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K-12 Cybersecurity Bill Signed into Law, Involving CISA

New legislation will direct the Cybersecurity and Infrastructure Security Agency to conduct a review of vulnerabilities in schools nationwide and give them information and resources to prevent cyber attacks.

House of Representatives
(TNS) — A hacker published Clark County School District records, including employee Social Security numbers and student names, addresses and grades, after a ransomware attack on the school system in August 2020.

The bipartisan K-12 Cybersecurity Act of 2021, signed into law Oct. 8 by President Joe Biden, will give resources to school districts to help them protect themselves against cyber attacks.

"This is what we do best when we come together," said Sen. Jacky Rosen, D-Nev., who co-sponsored the bill following the attack on Clark County School District, the fifth largest school district in the United States. "It's going to direct the Department of Homeland Security's Cybersecurity and Infrastructure Security Agency to do a deep dive to report on vulnerabilities in school districts across the country."

The agency will study challenges schools face in keeping their information systems and sensitive student and employee records safe, the bill states.

"Cybersecurity issues have affected public schools throughout the nation and CCSD works to make sure our students, their families, and district employees' information is secure from cyber criminals," the district said in a statement.

The criminal data breach against CCSD was "unacceptable," Rosen said. After the district refused to pay a ransom, the hacker published the sensitive documents online.

Other vulnerable entities across the country also have become victims of ransomware attacks, which are happening more frequently, Rosen said. In such attacks, hackers lock up computer data and demand a ransom to release it.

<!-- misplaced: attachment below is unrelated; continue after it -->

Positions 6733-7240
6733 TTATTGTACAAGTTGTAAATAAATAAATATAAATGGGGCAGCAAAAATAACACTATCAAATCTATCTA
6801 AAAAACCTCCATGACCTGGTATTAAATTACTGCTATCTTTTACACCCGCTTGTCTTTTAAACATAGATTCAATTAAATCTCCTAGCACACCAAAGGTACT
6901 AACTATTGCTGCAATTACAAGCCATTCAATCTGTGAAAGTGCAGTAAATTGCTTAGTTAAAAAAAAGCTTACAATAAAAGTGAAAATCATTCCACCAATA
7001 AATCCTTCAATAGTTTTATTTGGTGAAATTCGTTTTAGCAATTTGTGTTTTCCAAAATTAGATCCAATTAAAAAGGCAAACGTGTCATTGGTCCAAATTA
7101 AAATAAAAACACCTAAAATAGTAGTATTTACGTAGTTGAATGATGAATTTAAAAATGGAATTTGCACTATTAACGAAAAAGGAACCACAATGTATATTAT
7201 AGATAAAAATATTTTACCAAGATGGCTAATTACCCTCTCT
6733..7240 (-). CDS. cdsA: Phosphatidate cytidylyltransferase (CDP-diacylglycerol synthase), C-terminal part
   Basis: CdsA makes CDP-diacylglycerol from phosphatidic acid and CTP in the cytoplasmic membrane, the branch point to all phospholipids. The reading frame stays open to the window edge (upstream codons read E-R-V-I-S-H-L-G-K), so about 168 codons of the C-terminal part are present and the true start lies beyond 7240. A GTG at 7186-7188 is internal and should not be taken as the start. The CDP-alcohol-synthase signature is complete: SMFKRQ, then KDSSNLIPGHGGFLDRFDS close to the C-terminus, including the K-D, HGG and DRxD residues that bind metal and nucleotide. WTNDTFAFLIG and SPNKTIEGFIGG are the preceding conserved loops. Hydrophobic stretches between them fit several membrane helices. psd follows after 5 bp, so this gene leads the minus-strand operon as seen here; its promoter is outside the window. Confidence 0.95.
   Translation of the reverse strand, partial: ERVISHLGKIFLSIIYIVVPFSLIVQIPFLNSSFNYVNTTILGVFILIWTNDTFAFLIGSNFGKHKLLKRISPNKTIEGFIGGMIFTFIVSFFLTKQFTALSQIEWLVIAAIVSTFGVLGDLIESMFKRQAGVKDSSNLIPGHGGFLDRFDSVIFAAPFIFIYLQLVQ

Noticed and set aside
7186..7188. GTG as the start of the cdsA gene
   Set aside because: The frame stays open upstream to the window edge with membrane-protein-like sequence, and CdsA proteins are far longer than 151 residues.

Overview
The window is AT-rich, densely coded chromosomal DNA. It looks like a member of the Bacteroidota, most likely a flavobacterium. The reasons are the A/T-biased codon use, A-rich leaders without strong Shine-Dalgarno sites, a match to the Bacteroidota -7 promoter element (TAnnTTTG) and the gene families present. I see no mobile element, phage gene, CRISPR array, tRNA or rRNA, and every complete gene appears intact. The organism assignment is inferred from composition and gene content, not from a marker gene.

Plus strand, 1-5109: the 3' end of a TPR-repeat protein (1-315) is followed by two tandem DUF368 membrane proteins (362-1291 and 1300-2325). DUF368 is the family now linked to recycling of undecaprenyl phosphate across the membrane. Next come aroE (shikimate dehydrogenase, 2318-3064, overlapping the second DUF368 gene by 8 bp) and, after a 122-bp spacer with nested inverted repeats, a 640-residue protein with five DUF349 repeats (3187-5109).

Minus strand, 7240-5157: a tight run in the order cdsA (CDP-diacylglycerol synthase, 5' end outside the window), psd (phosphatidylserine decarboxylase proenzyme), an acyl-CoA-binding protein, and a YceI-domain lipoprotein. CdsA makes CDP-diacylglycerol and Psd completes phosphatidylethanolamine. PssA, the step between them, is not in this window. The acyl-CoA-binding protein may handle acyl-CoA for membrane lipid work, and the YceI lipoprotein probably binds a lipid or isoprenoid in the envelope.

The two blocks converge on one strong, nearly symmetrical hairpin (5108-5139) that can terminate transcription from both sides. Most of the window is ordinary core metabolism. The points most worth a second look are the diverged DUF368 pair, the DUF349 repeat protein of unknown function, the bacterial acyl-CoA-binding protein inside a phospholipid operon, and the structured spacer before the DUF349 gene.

In 2020, 1,681 schools, colleges and universities in the U.S. and 560 health care facilities were victims of ransomware attacks, according to the Emsisoft Malware Lab.

University Medical Center reported a hacking incident this summer that impacted about 1.3 million people. The victims' driver's license, Social Security and passport information was compromised when hackers accessed a server, officials said in June.

"We have to do everything we can to make sure we're proactive at this," Rosen said.

Over the next year, the Department of Homeland Security's Cybersecurity and Infrastructure Security Agency will give superintendents across the country information about resources and online tools to prevent attacks.

School staff can also attend webinars and presentations on how to protect themselves by taking measures such as changing passwords, Rosen said.

Rosen said she has some other cybersecurity-related bills in the pipeline, including one that will help protect the country's power grid and other infrastructure.

Another bill will provide cyber training to the Junior Reserve Officers' Training Corps.

Rosen and other senators also introduced a bipartisan resolution designating this month as National Cybersecurity Awareness Month, which will raise awareness and enhance the state of cybersecurity in the country, according to the resolution.

"Many aspects of our daily life depend on the internet," Sen. Bill Cassidy, R- La., who also introduced the resolution, said in statement. "Cybersecurity Awareness Month is a reminder that we need to be constantly improving our defenses against new cyber threats."

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